Boiler units are one of the most important components in commercial and institutional facilities’ Heating, Ventilation, and Air Condition Systems. They need a notable investment to install as well as maintain. They are also one of the most significant energy users in most facilities.
Beyond these problems, the failure of these things during the heating season can cause disruptions to operations and significant damage to features and their contents. That is why it is no surprise that maintenance, as well as engineering managers, need to pay a lot of attention to the operation of their property’s boiling unit.
As with every asset in the property, boilers have a short service life. Even with regular upkeep, they usually need replacement. The challenge for property managers is to find the tipping point. Is it in the owner’s best interest to repair the existing device, or is it time to buy a new one? If the owner waits for too long, the cost of the maintenance could become very expensive, or the unit could fail.
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Although if they replace it too soon, there is a good chance that the money will be wasted. Making the right replace-repair decision requires property managers to understand the system’s condition. They also need to understand the way these things serve the facility, as well as its needs in the near future. They can develop an understanding by carefully examining important factors concerning this system.
Age is more than just a number
While these things are lifelong assets, they don’t last forever. Cast iron ones have the usual 30-year service life or more if they are regularly maintained. Condensing boilers have a fifteen to twenty years’ service life, again assuming that proper maintenance was done. These ranges don’t mean the device will always need to be replaced when it reaches its service life.
It is a good indicator of the unit’s remaining life; a key factor people need to take into consideration when facing the replace-repair decision. The maintenance cost of this thing increases as it ages. Property managers should look at the trend line for upkeep.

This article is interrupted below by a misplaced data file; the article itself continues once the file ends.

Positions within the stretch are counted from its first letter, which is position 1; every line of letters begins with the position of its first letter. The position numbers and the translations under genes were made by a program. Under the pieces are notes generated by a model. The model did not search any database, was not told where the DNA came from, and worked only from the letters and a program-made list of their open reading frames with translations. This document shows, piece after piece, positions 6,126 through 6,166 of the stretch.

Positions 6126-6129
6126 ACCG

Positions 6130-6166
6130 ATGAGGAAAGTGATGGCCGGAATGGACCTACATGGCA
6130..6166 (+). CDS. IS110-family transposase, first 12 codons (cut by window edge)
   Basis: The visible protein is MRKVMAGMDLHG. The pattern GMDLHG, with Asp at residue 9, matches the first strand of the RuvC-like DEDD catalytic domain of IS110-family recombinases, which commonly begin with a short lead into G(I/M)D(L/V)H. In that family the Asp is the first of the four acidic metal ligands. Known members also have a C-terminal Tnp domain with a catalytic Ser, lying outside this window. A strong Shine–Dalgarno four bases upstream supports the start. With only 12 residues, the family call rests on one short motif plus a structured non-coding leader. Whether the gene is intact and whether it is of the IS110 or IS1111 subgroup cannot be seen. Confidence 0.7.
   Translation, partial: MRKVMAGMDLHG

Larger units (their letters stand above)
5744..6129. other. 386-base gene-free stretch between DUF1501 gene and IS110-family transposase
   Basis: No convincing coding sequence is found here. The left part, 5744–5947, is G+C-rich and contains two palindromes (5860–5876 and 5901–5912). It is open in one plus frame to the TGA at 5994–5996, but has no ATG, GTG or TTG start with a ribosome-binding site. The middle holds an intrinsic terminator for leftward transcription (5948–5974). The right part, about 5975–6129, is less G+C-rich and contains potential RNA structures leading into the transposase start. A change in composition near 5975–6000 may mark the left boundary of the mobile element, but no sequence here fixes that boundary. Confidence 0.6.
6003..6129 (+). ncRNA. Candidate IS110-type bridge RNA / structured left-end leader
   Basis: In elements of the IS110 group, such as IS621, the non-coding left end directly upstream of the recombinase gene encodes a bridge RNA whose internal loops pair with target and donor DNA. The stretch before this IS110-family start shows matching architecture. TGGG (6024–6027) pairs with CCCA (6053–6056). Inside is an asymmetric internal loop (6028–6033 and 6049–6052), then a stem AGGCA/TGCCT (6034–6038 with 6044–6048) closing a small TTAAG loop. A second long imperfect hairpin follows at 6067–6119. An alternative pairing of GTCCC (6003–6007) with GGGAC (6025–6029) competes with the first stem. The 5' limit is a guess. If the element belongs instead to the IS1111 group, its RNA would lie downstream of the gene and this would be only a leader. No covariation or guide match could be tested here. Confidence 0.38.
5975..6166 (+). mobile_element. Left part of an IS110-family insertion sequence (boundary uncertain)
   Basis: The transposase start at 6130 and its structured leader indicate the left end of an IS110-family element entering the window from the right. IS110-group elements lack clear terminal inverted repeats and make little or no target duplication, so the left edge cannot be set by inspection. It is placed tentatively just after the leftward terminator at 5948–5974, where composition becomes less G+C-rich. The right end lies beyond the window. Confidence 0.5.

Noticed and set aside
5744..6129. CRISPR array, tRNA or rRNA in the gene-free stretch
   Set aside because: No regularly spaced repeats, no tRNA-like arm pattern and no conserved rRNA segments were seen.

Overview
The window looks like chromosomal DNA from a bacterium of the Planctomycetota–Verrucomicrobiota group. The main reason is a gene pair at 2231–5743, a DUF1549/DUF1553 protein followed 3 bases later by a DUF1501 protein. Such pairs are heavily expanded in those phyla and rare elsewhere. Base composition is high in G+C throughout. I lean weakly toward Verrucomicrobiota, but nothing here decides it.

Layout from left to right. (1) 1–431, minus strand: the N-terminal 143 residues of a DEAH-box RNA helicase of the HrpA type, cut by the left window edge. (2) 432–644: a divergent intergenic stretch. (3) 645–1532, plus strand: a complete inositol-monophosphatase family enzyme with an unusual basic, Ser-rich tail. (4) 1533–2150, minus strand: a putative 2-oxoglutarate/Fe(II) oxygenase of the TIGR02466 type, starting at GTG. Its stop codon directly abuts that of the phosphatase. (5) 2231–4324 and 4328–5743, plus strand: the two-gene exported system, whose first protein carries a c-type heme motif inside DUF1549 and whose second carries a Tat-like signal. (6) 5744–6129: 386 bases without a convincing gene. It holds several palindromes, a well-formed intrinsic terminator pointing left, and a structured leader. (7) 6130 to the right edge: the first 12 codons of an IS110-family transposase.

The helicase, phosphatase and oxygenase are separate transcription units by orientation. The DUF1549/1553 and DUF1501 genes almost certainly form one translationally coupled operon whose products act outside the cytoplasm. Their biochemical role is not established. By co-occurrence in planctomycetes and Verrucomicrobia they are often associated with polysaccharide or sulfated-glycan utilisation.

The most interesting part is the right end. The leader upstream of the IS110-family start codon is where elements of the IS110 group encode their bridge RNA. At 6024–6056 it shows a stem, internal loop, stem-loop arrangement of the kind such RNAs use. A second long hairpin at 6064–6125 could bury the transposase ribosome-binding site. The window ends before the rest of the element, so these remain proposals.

If it has flat trend lines, repairing it might be a good option, even if it is approaching or has passed its service life. If the maintenance costs are pretty high and are increasing, buying a new one might be a good option. If the unit is approaching the end of its service life and needs important repairs, the age of the device can tip the scale toward the replacement side. Although, if it is a reliability problem, managers should determine the main cause.
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The operating history of the system is another important factor people need to consider when making a replace-repair decision. Frequent breakdowns suggest that either something is very wrong with the installation or that there is a good chance that it is no longer reliable. If the problem is the installation (like improper piping), HVAC experts can correct problems before managers consider a replacement.
Supervisors can also check the unit’s maintenance records. Is the problem always the same, or are new problems developing? Are the problems minor and easily solved, or are they signs that the chance of a huge failure is on the way? Again, people should look at trend lines to see if the number of maintenance problems is constant or if it is starting to increase.
Increasing maintenance requirements means an increase in operating costs. It is a sign that the unit might be approaching the end of its service life. The biggest issue with frequent breakdowns is that they tend to happen when least expected – the middle of the heating season, usually the coldest night. If the device breaks down, then building contents and systems can freeze.
If the damage is pretty serious, it might need to relocate operations to another place while repairs are underway. If the unit has a history of constant breakdowns, supervisors need to weigh the risk of possible costly damage against the cost of buying a new system.
Innovation of new furnaces is never-ending. Digital tech has replaced mechanical controls when it comes to new-generation heaters, allowing experts to control operations remotely. Significant improvements in heater designs have resulted in higher work efficiencies.
By considering these factors when evaluating the heater replacement-repair option, managers can make the replacement or repair decision from the owner’s point of view. They can factor in the present and future needs of the property, the condition of the existing heaters, the cost of maintenance, and the installed cost of new systems. By evaluating every factor available, people can identify the best possible option for their system.